The fighting in the chamber came a day after it passed a no-confidence vote against Rajapaksa's government. When Parliament re-convened, Speaker Karu Jayasuriya said the country had no government and there was no prime minister — either Rajapaksa or his rival whose ousting in late October by the president started the crisis.
Rajapaksa disagreed, saying "a vote should have been taken. Such important motions should not be passed by a voice vote." He added that Jayasuriya has no power to remove or appoint the prime minister and Cabinet members.
He accused the speaker of being partial and representing the position of his party, the United National Party, which is led by ousted Prime Minister Ranil Wickremesinghe.
Rajapaksa also called for fresh elections, suggesting that it was the best way to resolve the crisis.
Clashes erupted after the opposition asked for a vote on Rajapaksa's statement, with lawmakers supporting him gathering in the middle of the house while some ran toward the speaker shouting slogans condemning his behavior.
More than three dozen lawmakers fought and some who fell on the floor were kicked by rivals. Some of the lawmakers supporting Rajapaksa threw water bottles, books and trash cans at the speaker. Lawmakers opposed to Rajapaksa surrounded Jayasuriya to protect him. The ensuing commotion went on for about half an hour before Jayasuriya adjourned the house.
Sri Lanka has been in a crisis since Oct. 26, when President Maithripala Sirisena suddenly fired Wickremesinghe and replaced him with Rajapaksa. The former president is considered a hero by some of the ethnic Sinhalese majority for ending a long civil war by crushing Tamil Tiger rebels. However, his time in power was marred by allegations of wartime atrocities, corruption and nepotism.
Sirisena had also suspended Parliament, apparently to allow Rajapaksa time to gather support among lawmakers. But Wickremesinghe insisted his firing was unconstitutional. He refused to vacate his official residence and demanded that Parliament be summoned to prove he still has support.
On Tuesday, the Supreme Court suspended Sirisena's order to dissolve Parliament and hold new elections until next month.
Wickremesinghe said on Wednesday that the no-confidence vote proves that Rajapaksa's administration does not enjoy the support of Parliament and is illegal.
Tensions had been building between Sirisena and Wickremesinghe for some time, as the president did not approve of economic reforms introduced by the prime minister. Sirisena has also accused Wickremesinghe and another Cabinet member of plotting to assassinate him, a charge Wickremesinghe has repeatedly denied.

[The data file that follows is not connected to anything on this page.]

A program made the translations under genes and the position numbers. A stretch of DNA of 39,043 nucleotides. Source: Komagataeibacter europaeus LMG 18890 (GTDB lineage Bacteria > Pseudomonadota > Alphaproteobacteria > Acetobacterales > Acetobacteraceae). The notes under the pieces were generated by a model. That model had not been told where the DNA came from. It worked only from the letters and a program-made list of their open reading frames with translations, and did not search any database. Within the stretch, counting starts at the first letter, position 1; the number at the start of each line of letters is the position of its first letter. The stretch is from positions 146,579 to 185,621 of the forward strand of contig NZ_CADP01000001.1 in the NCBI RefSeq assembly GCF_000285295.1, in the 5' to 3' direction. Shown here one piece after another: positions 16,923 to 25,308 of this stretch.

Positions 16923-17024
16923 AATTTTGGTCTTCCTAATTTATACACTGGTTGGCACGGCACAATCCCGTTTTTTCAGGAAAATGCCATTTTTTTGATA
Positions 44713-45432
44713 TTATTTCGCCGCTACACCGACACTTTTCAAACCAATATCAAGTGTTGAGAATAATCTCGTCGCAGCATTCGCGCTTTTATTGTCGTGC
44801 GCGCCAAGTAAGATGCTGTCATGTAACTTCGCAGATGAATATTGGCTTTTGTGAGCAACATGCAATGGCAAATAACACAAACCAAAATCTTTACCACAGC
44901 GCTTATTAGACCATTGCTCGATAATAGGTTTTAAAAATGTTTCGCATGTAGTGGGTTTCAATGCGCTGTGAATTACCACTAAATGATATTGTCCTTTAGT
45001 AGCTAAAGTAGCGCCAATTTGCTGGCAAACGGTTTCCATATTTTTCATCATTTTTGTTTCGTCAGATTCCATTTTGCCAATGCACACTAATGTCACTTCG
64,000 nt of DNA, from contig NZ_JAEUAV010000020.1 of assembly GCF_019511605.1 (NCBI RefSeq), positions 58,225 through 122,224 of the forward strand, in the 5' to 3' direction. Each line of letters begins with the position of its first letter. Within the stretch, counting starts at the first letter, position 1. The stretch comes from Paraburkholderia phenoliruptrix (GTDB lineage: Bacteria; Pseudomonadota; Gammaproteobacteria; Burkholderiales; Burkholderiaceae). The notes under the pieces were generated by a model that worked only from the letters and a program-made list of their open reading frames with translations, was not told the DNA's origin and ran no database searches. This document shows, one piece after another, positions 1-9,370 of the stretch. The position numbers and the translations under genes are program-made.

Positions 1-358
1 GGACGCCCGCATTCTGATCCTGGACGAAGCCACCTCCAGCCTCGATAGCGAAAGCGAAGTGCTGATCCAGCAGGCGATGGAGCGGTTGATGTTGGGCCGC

Jakarta, Nov 15 (AP/UNB) — An Indonesian woman whose fiance died on a Lion Air flight that plunged into the sea was photographed in her wedding dress and professed her love for him on the day they were to have been married.
Intan Syari's fiance, Dr. Rio Nanda Pratama, was among 189 people who were killed when the Boeing 737 crashed Oct. 29 shortly after taking off from Jakarta.
Syari and Pratama, both 26, had planned to get married Sunday. Pratama, who had attended a seminar in Jakarta, was on his way home to Pangkal Pinang for the wedding.
Syari said Pratama had joked before leaving that if he was late in returning, Syari should take photos in her wedding gown and send them to him.
"We were just joking at that time," Syari told The Associated Press on Wednesday. "He asked me to still wear my wedding gown that he chose for me on our wedding day, put on beautiful makeup and hold a white rose bouquet, take good photos and send them to him."
She said Pratama was her "first love" and they started dating 13 years ago.
On Sunday, she went ahead and took photos in the white wedding gown with a white satin head covering and a white rose bouquet in her hand, surrounded by relatives and friends.
"Although I actually feel grief that I cannot describe, I have to smile for you," Syari wrote on Instagram. "I should not be sad, I have to stay strong as you always say to me, I love you, Rio Nanda Pratama."
Investigators say sensors that help prevent planes from stalling were replaced on the Lion Air plane the day before its fatal flight and may have compounded other problems with the aircraft.
Body parts are still being recovered and searchers are continuing to hunt for the cockpit voice recorder.
Lion Air is one of Indonesia's youngest airlines but has grown rapidly, flying to dozens of domestic and international destinations.